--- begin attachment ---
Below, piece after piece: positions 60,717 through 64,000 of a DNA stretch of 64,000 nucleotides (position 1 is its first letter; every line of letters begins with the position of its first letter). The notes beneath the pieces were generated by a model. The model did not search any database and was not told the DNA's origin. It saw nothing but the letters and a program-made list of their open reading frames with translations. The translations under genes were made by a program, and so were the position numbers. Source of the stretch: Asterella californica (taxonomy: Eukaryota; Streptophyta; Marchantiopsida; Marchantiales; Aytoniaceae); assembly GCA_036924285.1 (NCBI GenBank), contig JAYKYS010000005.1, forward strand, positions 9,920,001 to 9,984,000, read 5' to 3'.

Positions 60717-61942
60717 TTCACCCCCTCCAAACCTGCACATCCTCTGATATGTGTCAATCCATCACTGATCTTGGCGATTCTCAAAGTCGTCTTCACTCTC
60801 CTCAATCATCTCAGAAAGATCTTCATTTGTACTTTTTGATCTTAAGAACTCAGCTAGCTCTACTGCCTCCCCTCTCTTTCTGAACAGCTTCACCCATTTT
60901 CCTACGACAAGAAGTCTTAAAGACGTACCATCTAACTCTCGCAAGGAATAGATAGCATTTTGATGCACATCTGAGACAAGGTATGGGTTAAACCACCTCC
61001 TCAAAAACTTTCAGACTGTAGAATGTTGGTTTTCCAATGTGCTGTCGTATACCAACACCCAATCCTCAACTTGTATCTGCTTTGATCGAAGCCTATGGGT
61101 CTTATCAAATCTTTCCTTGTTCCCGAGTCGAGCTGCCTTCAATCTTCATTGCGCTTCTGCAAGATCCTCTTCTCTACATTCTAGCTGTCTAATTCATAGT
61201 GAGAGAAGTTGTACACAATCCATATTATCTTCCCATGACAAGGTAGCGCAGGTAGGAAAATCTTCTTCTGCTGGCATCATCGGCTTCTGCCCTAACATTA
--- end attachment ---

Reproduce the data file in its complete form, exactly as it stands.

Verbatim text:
Below, piece after piece: positions 60,717 through 64,000 of a DNA stretch of 64,000 nucleotides (position 1 is its first letter; every line of letters begins with the position of its first letter). The notes beneath the pieces were generated by a model. The model did not search any database and was not told the DNA's origin. It saw nothing but the letters and a program-made list of their open reading frames with translations. The translations under genes were made by a program, and so were the position numbers. Source of the stretch: Asterella californica (taxonomy: Eukaryota; Streptophyta; Marchantiopsida; Marchantiales; Aytoniaceae); assembly GCA_036924285.1 (NCBI GenBank), contig JAYKYS010000005.1, forward strand, positions 9,920,001 to 9,984,000, read 5' to 3'.

Positions 60717-61942
60717 TTCACCCCCTCCAAACCTGCACATCCTCTGATATGTGTCAATCCATCACTGATCTTGGCGATTCTCAAAGTCGTCTTCACTCTC
60801 CTCAATCATCTCAGAAAGATCTTCATTTGTACTTTTTGATCTTAAGAACTCAGCTAGCTCTACTGCCTCCCCTCTCTTTCTGAACAGCTTCACCCATTTT
60901 CCTACGACAAGAAGTCTTAAAGACGTACCATCTAACTCTCGCAAGGAATAGATAGCATTTTGATGCACATCTGAGACAAGGTATGGGTTAAACCACCTCC
61001 TCAAAAACTTTCAGACTGTAGAATGTTGGTTTTCCAATGTGCTGTCGTATACCAACACCCAATCCTCAACTTGTATCTGCTTTGATCGAAGCCTATGGGT
61101 CTTATCAAATCTTTCCTTGTTCCCGAGTCGAGCTGCCTTCAATCTTCATTGCGCTTCTGCAAGATCCTCTTCTCTACATTCTAGCTGTCTAATTCATAGT
61201 GAGAGAAGTTGTACACAATCCATATTATCTTCCCATGACAAGGTAGCGCAGGTAGGAAAATCTTCTTCTGCTGGCATCATCGGCTTCTGCCCTAACATTA